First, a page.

Step 3: Remove your old toilet seat.
Removing an old toilet seat is a simple, though occasionally physically awkward, matter. Here’s how to go about it:
- Pop open the plastic flaps covering the bolts. A screwdriver may help.
- Check to see if the hinges have corroded.
- If so, spray each nut with penetrating oil and wait 10 minutes.
- Hold the bolt in place with an adjustable wrench while loosening the nut below it with a socket wrench with a deep well socket that can cover the long bolt while still reaching the nut. (Note: These days, many toilet seat hinge bolts can be removed by holding the nut in place with your fingers and unscrewing the bolt with a large slotted screwdriver.)
You may find that the threads on the bolt are so heavily corroded that no amount of penetrating oil will work. If so, you’ll need to use a drill to bore a hole into the bolt. Begin with a 1/16-inch bit and follow up with progressively larger bits. (Be sure to wear safety goggles.) Next, grab your socket wrench or adjustable wrench and twist the nut until the bolt snaps off. Use this method at your own risk because applying too much lateral force to the bolt can potentially crack the bowl.
“I replaced my toilet seat because my old one cracked when the heavy lid slammed down on it a few too many times. Installing a new soft-close model was beyond easy—I unscrewed the old one and screwed on the new one—and the improvement exceeded my expectations. No more slamming lid and no more cracked seat for the foreseeable future.”
—Jenny Stanley, Executive Editor, Service & News, Bob Vila
Step 4: Install the new toilet seat.
The good news is that today’s toilet seats are so easy to install that removing the old one is the hardest part.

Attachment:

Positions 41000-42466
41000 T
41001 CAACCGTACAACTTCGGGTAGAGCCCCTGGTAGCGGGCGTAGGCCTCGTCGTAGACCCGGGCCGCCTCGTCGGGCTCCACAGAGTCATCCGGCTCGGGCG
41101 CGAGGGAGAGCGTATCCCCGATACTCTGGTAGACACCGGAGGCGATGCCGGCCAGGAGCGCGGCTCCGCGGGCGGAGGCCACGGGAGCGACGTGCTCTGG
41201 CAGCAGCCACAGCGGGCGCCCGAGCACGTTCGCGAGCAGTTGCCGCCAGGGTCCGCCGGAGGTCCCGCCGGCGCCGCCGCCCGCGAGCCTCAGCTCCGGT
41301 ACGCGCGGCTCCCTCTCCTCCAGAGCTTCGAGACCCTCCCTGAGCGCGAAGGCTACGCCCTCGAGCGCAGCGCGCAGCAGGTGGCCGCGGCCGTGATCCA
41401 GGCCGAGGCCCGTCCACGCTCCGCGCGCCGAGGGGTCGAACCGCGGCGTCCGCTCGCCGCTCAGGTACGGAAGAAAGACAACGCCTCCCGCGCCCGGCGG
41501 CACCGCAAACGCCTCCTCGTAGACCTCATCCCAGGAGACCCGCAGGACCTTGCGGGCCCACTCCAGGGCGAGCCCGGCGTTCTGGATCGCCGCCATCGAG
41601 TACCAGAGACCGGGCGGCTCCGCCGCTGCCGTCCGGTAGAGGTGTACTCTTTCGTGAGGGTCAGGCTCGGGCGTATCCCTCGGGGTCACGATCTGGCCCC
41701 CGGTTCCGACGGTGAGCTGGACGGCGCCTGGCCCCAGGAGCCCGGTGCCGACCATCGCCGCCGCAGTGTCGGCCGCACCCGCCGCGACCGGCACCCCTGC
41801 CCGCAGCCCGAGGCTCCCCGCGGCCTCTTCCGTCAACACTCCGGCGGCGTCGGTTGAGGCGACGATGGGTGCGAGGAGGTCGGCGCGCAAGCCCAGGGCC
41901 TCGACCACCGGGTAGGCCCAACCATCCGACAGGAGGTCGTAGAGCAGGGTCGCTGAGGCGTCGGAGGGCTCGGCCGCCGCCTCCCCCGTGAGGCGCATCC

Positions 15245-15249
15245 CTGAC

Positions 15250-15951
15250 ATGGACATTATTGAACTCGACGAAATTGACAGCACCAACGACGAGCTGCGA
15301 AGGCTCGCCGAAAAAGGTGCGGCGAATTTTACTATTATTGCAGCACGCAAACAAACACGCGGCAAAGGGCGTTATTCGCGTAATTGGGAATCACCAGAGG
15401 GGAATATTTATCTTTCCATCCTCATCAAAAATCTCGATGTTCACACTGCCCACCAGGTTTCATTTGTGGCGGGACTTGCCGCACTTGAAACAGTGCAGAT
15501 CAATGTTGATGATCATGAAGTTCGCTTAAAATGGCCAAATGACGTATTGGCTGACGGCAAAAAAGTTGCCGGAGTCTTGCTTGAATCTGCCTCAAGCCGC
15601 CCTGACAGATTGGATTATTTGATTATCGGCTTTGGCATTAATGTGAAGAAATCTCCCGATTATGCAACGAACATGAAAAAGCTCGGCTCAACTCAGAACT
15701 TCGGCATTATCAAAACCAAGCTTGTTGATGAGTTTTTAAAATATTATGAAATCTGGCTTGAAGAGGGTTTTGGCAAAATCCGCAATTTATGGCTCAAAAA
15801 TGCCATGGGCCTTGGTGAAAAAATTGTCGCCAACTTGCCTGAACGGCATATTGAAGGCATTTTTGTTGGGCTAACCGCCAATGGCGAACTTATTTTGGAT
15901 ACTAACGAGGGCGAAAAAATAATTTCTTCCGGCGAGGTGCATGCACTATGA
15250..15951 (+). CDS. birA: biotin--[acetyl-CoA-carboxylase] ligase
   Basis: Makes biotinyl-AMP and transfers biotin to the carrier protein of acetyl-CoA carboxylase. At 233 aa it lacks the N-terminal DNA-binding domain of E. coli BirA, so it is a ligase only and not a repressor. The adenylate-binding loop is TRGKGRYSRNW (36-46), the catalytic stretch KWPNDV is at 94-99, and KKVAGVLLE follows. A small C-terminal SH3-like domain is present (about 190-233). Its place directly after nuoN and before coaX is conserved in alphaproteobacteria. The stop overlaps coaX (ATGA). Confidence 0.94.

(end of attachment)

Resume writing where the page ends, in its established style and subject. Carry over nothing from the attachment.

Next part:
Note: Different toilet seats may require slightly different installation methods. Consult the manufacturer’s instructions for exact steps.
Few tools are required to install a toilet seat; more often than not it’s a simple matter screwing and unscrewing some nuts and bolts. First, slide the bolts through the appropriate holes in the bowl. Then, using an adjustable wrench, tighten the nut situated beneath the mounting deck. The larger or more elongated the nut, the easier your job is going to be. (Again, note that newer toilet seats can often be installed with a large screwdriver and tightened by hand.). Some toilet seat replacement kits may require the use of a tool specially designed for tight spaces.
Q: Is it easy to replace a toilet seat?
If you’re wondering how to install a toilet seat, rest assured that replacing a toilet seat is one of the easier DIY tasks you can take on. Many newer toilet seats are attached with plastic hand-tightened bolts that won’t corrode and require at most a large screwdriver for installation.
Q: How long does it take to replace a toilet seat?
If you don’t encounter stubborn nuts and bolts, toilet seat installation should take no more than 15 minutes to complete.
Q: When should I change the seat on my toilet?
While there are no expiration dates on toilet seats, it’s a good idea to change one out if it becomes cracked or stained, if the bolts become badly corroded, or if they become so worn that the toilet shifts easily from left to right when you’re sitting on it.
Q: How do I fix a loose toilet seat?
To fix a loose toilet seat, start by popping open the plastic flaps that cover the bolts. (You may need a small screwdriver to do this.) If the bolts have slots, simply tighten them with a large slotted screwdriver. If the bolts spin without tightening, you may have to use pliers or a socket wrench with a deep socket to grip the nut below. Be sure to tighten each side evenly so the seat doesn’t rock.